When the weather gets really warm one day, we go to Morningside park with our cups and signs.
     Rico says, “Yeah, I drink. But I don’t do nothing more than that. I still gotta function out here. I still wanna dream.”
     I ask, “Do you stop dreaming if you do crack?”
     “There’s worse things out there. But yeah, crills will fuck your whole head up. You can’t really dream after that. And when you can’t dream anymore, it’s time to die.”
     We sit on a bench with cardboard signs Gerald used to use. With some really wide marker lines, mine says:

Please help! I’m a human being in a life that
just took a few wrong turns. THANK YOU!

           - Gerald “Yardbird” Tobias

     Someone drops a quarter in my cup and walks away as I say, “Thank you.” Then, both me and Rico hear shouting coming from the grassy spot way over to our left. We turn our heads and see a really angry looking woman. We can see her screaming at some kid, probably her kid, about breaking a phone. We listen as she calls him “stupid” and “clumsy.” Rico just sucks his teeth, shaking his head left and right a few times. But I start feeling angry, and my arms, and neck, and jaw started to shake a little.
     The little boy’s head just keeps bending lower and lower as his mother, or whoever, keeps yelling mean things about him. It’s almost like I can see the words falling on him and making his head too heavy for his neck. I jump up. I run at her growling like a dog, “Rrraahhrrrr!”
     Did she have to be so mean? Didn’t she understand that he was just a kid? Why couldn’t she just love him? She sees me coming when I’m only about a few feet away. I’m about to swing at her when I feel Rico grab me by the waist.
     He yells, “Calm the fuck down!”
     I scream at the mother as she grabs her kid and runs, “He’s just a kid! He’s just a kid! He’s just a kid!” I’m throwing my hands trying to grab her, as far as she is, until I just get really tired and let go.
     Rico puts me on the ground and says, “We gotta be out, or cops are gonna come and throw your ass in a psych ward or something.” I pull myself up, and we both leave the park with our signs and cups. People look at us as we walk. They talk in whispers, but I can hear at least one old lady call the police and I moved faster.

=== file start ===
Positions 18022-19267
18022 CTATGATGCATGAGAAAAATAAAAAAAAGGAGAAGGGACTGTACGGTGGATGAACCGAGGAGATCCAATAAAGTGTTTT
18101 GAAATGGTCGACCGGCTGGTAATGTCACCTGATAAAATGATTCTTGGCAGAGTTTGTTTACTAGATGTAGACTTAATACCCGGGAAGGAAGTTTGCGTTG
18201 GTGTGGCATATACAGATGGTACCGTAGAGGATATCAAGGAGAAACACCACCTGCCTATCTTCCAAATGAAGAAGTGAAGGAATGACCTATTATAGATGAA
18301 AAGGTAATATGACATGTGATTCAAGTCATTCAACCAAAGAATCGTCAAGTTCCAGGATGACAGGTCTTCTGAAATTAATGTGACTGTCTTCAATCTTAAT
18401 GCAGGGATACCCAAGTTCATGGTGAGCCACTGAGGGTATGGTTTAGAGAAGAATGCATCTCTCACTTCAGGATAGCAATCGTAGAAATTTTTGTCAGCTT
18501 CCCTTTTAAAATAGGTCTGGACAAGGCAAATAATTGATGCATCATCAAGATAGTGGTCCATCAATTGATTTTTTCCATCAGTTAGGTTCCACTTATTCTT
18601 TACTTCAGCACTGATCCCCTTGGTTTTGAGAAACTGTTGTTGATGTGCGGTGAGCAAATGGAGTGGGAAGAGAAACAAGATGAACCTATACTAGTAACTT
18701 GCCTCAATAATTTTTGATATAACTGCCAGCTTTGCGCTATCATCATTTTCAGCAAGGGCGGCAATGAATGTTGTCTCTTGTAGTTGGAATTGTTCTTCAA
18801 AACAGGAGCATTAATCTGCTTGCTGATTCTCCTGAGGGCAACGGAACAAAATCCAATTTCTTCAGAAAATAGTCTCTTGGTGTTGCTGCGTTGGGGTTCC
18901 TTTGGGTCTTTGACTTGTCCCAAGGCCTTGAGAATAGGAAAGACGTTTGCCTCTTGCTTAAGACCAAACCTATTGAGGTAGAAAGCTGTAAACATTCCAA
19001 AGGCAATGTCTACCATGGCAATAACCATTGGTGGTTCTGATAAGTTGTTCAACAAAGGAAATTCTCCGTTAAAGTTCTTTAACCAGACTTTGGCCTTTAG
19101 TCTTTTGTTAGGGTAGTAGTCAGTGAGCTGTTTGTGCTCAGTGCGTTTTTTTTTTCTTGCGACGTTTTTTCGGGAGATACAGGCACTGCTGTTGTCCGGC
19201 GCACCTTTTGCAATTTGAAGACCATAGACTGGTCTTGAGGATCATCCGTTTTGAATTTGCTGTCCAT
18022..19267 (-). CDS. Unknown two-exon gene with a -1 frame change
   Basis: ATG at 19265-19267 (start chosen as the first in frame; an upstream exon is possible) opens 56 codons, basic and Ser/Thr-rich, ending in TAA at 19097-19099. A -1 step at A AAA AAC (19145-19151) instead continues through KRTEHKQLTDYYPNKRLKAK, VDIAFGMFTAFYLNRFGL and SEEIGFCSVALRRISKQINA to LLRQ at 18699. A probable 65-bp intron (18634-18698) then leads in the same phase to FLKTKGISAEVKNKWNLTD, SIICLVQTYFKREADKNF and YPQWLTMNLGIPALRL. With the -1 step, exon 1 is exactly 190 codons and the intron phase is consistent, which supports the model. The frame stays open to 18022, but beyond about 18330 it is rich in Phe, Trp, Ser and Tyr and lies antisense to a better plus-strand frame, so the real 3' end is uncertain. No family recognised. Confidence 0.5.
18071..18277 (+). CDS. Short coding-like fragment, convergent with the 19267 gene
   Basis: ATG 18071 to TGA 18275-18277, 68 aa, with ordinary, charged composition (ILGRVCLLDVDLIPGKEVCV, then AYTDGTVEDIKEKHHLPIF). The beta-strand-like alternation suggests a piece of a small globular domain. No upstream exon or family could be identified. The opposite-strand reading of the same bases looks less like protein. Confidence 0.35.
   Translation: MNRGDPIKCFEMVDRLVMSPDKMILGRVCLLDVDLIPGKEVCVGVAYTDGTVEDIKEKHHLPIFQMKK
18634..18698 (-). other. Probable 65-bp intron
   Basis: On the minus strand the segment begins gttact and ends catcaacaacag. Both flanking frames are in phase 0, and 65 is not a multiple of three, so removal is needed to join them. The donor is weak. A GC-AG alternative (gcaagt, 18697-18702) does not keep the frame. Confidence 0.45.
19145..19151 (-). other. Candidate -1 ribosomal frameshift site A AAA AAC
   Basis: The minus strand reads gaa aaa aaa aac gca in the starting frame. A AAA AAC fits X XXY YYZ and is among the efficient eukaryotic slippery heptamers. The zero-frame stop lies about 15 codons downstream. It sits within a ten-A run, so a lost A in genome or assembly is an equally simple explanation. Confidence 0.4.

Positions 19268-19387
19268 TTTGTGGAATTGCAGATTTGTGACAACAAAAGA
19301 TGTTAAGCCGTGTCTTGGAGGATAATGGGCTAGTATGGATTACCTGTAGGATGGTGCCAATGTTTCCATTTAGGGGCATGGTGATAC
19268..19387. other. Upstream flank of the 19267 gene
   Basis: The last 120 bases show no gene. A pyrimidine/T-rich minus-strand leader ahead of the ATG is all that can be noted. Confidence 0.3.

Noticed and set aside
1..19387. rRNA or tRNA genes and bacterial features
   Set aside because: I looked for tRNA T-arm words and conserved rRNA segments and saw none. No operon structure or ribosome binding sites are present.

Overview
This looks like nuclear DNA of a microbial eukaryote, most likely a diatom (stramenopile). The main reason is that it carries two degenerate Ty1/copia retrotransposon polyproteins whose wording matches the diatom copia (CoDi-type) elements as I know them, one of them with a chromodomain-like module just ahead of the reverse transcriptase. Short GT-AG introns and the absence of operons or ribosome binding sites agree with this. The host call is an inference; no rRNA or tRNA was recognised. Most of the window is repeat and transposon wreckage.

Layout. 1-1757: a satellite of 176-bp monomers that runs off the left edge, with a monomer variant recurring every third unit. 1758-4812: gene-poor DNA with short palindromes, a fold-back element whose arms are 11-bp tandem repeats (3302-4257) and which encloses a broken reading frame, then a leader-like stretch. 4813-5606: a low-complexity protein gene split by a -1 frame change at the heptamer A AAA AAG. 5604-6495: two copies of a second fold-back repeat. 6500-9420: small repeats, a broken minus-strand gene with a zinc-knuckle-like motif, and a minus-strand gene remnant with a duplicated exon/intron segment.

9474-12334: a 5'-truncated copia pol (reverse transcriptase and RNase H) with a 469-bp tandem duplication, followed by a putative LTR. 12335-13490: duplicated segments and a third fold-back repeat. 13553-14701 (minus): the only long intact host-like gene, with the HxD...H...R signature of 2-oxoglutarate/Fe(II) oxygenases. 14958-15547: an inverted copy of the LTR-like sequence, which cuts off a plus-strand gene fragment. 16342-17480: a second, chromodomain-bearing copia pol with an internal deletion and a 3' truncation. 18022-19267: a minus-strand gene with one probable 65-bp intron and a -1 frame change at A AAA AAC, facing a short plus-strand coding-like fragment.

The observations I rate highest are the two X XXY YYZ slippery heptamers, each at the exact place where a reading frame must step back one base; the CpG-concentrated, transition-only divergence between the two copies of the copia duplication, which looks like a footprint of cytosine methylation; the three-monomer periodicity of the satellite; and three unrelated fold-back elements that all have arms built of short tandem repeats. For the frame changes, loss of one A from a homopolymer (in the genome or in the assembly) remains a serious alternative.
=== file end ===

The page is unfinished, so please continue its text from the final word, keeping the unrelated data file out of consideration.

We stop at 128th.
     Rico says, “Yo. You need help. Like, for real.”
     “I’m sorry,” I say. “It just made me so angry to see that kid being…”
     “But why do you care? Leave that crazy momma alone. It ain’t your problem.” I don’t know what to say, so I don’t say anything. Rico says, “I can’t hang with you anymore. I’ma do my thing, you can do your thing. Take care.“
     He walks away to the train station with whatever money he has in his cup jingling as he leaves. The sounds get softer, and then stop when he turns the corner and disappears. I lean my back against the wall and sit down on the floor. There’s construction going on. I sit under some scaffolding, in its shadow. It’s nice to have some shade. Someone else seems to think so too and is sleeping on the floor.
     I look at the man or woman on the floor and think about this thing, and then I think about that thing. None of it is good, so I pull out the photo of my Eskimo mommy and look at it. This time it doesn’t give me the focus I want or even help me smile a little.
     I don’t see the cute baby face anymore, but the one that I knew in real life. She was an adult and she loved me but she wasn’t always a good mom, even though I was always her daughter. Even when she was angry I was her daughter. Even when things got bad, I was her daughter. When I was inside her and she didn’t try to keep me healthy, I was still her daughter. She didn’t always understand that though.
     I start getting mad again, but this time I try to control it. I let my body shake, then my arms, then I put all that I have into my hands and tear that photo into tiny, little, small pieces. I yell as I throw them out onto the sidewalk. It’s like a paper rainstorm and when they all fall they look like little parts instead of a whole kid. The smile is still whole but I don’t look at it too long before the wind blows most of the pieces away. I watch them as I sit there next to my turned over coffee cup with $4.78 still in it.
     I have to get myself together. That’s what I decide. I’ll sit around for a while until I feel I can stand up again. When I can, I’ll get on a train and go uptown to get whatever I have left under the bridge. I'll get something to eat at Felipe's. I’ll ask to use his phone. Maybe they’ll answer when I call. Hopefully, they will and I can head back home.

bottom of page